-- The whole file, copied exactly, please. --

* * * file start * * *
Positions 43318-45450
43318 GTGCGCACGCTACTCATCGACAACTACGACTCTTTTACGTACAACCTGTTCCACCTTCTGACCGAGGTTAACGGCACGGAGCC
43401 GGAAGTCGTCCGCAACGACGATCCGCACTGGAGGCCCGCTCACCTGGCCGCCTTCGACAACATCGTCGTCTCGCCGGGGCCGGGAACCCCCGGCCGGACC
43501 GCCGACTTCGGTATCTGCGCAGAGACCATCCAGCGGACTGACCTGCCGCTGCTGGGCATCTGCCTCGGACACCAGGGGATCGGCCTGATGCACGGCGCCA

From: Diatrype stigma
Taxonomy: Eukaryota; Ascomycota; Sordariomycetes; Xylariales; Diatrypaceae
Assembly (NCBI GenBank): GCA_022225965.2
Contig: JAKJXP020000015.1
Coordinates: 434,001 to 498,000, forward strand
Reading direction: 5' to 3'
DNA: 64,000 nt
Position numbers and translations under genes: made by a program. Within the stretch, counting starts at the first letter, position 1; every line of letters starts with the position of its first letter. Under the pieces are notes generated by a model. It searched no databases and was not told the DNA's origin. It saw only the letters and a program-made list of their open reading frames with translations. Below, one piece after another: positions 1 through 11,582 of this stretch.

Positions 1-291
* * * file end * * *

Positions 43318-45450
43318 GTGCGCACGCTACTCATCGACAACTACGACTCTTTTACGTACAACCTGTTCCACCTTCTGACCGAGGTTAACGGCACGGAGCC
43401 GGAAGTCGTCCGCAACGACGATCCGCACTGGAGGCCCGCTCACCTGGCCGCCTTCGACAACATCGTCGTCTCGCCGGGGCCGGGAACCCCCGGCCGGACC
43501 GCCGACTTCGGTATCTGCGCAGAGACCATCCAGCGGACTGACCTGCCGCTGCTGGGCATCTGCCTCGGACACCAGGGGATCGGCCTGATGCACGGCGCCA

From: Diatrype stigma
Taxonomy: Eukaryota; Ascomycota; Sordariomycetes; Xylariales; Diatrypaceae
Assembly (NCBI GenBank): GCA_022225965.2
Contig: JAKJXP020000015.1
Coordinates: 434,001 to 498,000, forward strand
Reading direction: 5' to 3'
DNA: 64,000 nt
Position numbers and translations under genes: made by a program. Within the stretch, counting starts at the first letter, position 1; every line of letters starts with the position of its first letter. Under the pieces are notes generated by a model. It searched no databases and was not told the DNA's origin. It saw only the letters and a program-made list of their open reading frames with translations. Below, one piece after another: positions 1 through 11,582 of this stretch.

Positions 1-291